Now is the time to give your grass a bit of spring TLC if you want a lawn to be proud of this summer. Here are eight jobs to give it a lift – even just a few of these will be a step in the right direction.
- Rake leaves. Rake off any leaves and other garden debris built up over the winter.
- Give it a trim. As the weather warms up and your grass starts to grow again, you can start mowing. Choose a dry day and use the highest setting so as not to scalp the lawn.
- Remove weeds. Regular mowing will remove most of the annual weeds but not the pesky perennial weeds such as thistles and dandelions. Weed killer is an option, but I prefer to dig them out by hand, removing the whole taproot to avoid it re-growing.
- Scarify. This is where you rake off the ‘thatch’ – dead grass, debris and moss – one of the biggest problems with lawns. Use a wire rake and don’t worry if it leaves big bare patches – you can repair those later. Your lawn will benefit in the long run as scarifying lets in air and light and stimulates the grass roots into putting on side shoots and thickening up.
- Repair bald patches. Most lawns get problem areas where the grass has been worn away or died back, often under trees or in shady areas from lack of water or light. Don’t worry, these are easy enough to re-seed. First roughen the surface with a rake, then scatter the grass seed – choose a suitable mix such a hardwearing mix with ryegrass or one for shade. Then lightly sprinkle soil over the surface to protect the seeds from the birds and to give them extra moisture to germinate.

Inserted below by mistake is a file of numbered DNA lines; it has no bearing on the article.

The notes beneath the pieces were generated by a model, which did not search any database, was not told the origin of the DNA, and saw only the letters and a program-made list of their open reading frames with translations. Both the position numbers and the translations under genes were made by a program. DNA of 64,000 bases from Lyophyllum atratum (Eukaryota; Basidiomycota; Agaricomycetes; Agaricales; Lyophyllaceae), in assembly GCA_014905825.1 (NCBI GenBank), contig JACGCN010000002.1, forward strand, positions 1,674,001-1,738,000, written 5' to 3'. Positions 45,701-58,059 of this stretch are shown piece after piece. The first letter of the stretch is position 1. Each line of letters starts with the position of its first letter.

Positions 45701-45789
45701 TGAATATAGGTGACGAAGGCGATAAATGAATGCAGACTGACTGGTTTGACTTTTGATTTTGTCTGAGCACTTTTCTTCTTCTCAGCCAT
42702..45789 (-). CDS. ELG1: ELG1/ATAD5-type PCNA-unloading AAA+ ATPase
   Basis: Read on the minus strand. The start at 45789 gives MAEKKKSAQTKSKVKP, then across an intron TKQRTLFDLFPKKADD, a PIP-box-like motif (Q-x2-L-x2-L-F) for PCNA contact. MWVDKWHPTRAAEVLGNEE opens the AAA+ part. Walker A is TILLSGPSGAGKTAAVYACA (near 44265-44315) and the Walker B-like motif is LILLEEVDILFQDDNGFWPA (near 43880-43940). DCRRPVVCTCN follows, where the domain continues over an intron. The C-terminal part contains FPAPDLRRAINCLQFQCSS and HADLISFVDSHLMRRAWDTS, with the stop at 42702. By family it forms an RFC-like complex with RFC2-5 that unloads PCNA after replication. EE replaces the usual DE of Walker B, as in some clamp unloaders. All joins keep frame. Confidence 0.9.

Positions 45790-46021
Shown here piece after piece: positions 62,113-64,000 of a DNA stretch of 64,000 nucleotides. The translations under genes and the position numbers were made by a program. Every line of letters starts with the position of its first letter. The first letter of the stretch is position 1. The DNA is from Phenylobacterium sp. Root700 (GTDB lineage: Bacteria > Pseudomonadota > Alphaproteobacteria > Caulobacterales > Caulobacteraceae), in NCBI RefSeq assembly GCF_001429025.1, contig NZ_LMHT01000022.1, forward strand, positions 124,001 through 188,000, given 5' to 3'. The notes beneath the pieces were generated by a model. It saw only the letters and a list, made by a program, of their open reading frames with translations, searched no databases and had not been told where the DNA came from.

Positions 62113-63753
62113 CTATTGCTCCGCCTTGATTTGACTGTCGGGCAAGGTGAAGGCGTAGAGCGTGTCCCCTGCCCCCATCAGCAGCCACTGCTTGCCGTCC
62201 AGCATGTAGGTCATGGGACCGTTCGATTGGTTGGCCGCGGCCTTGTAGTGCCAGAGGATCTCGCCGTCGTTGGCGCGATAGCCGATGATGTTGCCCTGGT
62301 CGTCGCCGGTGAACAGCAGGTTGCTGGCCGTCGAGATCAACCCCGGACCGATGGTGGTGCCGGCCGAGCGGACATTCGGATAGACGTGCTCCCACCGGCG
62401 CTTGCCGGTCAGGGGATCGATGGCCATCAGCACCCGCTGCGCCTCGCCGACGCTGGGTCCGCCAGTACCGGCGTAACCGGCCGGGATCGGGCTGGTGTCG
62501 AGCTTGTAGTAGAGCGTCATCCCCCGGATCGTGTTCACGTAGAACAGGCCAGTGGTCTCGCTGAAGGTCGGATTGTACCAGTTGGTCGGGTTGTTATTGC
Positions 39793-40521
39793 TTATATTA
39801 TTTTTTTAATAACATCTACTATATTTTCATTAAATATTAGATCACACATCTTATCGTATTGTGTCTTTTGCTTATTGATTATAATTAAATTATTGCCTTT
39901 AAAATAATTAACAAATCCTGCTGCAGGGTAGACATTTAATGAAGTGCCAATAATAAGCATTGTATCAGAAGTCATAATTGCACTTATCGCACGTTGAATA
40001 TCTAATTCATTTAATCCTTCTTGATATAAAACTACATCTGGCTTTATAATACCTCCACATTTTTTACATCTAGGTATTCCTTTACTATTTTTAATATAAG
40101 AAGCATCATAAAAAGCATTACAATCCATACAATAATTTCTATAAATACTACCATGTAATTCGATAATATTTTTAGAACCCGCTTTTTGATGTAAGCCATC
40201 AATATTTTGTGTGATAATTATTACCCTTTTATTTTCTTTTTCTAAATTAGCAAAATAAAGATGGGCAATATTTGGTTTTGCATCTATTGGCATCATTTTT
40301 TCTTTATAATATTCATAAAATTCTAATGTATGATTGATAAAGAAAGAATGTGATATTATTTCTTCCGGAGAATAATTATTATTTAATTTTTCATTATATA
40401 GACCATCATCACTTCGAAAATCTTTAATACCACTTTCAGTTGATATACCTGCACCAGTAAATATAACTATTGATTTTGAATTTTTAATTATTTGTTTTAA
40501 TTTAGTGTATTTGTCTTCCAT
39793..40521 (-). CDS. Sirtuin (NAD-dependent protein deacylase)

- Edge your lawn: Neatening up the edges will give your lawn an instant facelift. A spade will do but a lawn edger makes things easier – especially on curves. A good trick for repairing a tatty edge is to cut a square piece of turf around the damaged edge, flip it round so that the straight line is on the edge side and looks nice and crisp – then re-seed the damaged bit as above.
- Aerate. This is one of the best things you can do for a lush, healthy lawn. Most lawns get compacted – especially those on heavy soil and in areas where kids run up and down. Aerating –creating holes in the lawn – allows water, air and nutrients to get to the roots. You can get special hollow tine forks for this, but a garden fork is fine. Work across the lawn making holes a few cm deep, then brush sharp sand into the holes to improve drainage. Aerating is hard work, but is easier early in the season while the ground is still soft. And by encouraging your grass to grow more densely makes it harder for weeds and moss to grow.
- Feed your lawn. At this time of year you need a spring feed with more nitrogen to replace what’s been lost over the winter. You can buy organic fertilisers from chaseorganics.co.uk. The best time to feed your lawn when the grass is wet or rain is predicted.